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Oral Chelation (pronounced “key lay shun”) is simply process by which metals, minerals and toxins are removed from body through use of certain agents (chelating agents) that bond with those elements – literally forming a circle around them – and flushing them out through body’s natural waste material. One of toxins which chelating agents identify for removal is arterial plaque. By removing this, you can avoid build-up of plaque within arteries and promote greater heart health.
EDTA (ethylene diamine tetra acetic acid) is one of most effective chelating agents in use today. The synthetic amino acids which make up EDTA provide foundation on which protein is built and was first utilized in U.S. in 1948. Designed as a treatment for those who were working in a battery factory as a treatment for lead poisoning – which was approved by FDA – Navy soon followed in its use of this chelating agent for sailors who absorbed lead while applying paint to ships and other government property.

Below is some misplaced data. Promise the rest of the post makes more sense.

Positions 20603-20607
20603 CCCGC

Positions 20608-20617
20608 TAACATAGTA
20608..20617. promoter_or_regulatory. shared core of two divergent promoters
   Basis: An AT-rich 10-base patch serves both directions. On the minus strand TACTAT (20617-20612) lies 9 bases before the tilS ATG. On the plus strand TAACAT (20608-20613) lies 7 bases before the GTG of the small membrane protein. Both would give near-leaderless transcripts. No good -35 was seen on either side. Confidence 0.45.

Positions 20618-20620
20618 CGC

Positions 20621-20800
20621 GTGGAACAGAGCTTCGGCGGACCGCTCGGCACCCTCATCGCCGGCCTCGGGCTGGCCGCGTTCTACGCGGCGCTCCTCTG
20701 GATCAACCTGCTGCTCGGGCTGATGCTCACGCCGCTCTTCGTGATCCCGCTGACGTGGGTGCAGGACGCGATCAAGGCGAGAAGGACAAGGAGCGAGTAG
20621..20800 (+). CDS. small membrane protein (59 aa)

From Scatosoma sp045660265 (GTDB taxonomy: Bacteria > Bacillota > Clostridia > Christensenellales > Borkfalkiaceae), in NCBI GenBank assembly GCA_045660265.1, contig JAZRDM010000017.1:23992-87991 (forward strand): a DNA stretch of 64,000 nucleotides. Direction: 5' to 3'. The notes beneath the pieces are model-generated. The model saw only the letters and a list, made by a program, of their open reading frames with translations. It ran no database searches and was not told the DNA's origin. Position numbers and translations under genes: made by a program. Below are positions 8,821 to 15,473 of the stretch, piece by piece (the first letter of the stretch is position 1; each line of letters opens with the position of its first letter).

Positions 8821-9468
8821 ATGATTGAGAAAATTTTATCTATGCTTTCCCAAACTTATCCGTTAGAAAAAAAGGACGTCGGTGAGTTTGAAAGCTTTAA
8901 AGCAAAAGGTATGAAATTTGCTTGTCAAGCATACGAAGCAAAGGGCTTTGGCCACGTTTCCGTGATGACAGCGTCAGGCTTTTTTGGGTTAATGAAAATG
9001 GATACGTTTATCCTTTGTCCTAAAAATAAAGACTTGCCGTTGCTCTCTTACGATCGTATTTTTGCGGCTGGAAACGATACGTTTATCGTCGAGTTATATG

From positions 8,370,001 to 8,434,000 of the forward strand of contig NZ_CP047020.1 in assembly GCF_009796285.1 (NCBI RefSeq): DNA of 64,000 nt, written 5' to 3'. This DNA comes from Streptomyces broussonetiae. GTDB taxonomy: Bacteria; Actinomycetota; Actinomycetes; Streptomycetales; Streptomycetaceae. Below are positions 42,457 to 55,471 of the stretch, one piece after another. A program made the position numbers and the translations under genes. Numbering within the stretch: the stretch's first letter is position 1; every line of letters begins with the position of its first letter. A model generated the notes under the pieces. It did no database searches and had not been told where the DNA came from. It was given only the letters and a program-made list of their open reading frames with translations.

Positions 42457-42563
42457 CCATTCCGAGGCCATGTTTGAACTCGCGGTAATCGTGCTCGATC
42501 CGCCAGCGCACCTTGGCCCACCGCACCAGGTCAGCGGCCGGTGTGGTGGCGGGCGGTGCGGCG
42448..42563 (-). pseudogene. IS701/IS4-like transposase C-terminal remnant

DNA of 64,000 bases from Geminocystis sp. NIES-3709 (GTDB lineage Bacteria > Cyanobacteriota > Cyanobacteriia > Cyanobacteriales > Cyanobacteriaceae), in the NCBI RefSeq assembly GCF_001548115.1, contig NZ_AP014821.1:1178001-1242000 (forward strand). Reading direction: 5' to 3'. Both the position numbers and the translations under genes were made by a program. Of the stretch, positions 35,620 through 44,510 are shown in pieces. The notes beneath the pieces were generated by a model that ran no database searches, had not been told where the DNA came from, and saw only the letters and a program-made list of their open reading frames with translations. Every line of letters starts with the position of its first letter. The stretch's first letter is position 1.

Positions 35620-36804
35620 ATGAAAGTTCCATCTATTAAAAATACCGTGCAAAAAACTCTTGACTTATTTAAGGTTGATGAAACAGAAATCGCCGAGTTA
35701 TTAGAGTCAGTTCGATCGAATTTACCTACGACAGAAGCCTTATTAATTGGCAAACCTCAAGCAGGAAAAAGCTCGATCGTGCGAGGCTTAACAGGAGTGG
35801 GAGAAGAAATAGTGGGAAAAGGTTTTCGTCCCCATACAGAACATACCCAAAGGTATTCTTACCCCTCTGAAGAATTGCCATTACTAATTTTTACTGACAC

In 1952, oral chelation was being used by doctors for those patients who were suffering from hardening of arteries as a result of arterial plaque build-up. Those for whom oral chelation was prescribed exhibited a reduction in both of areas.
Had it not been for using EDTA to treat lead poisoning at that time, physicians wouldn’t have had opportunity to note this effect on their patients, and impact that it had on these illnesses might never have been discovered.
While most people may think that exposure to lead contaminants has been all but eliminated today, it has actually increased over years and continues to be an ever-present threat in items such as tap water, residues in processed foods, cosmetics, mouthwash, toothpaste, shampoo, soap and a wide variety of hair care products.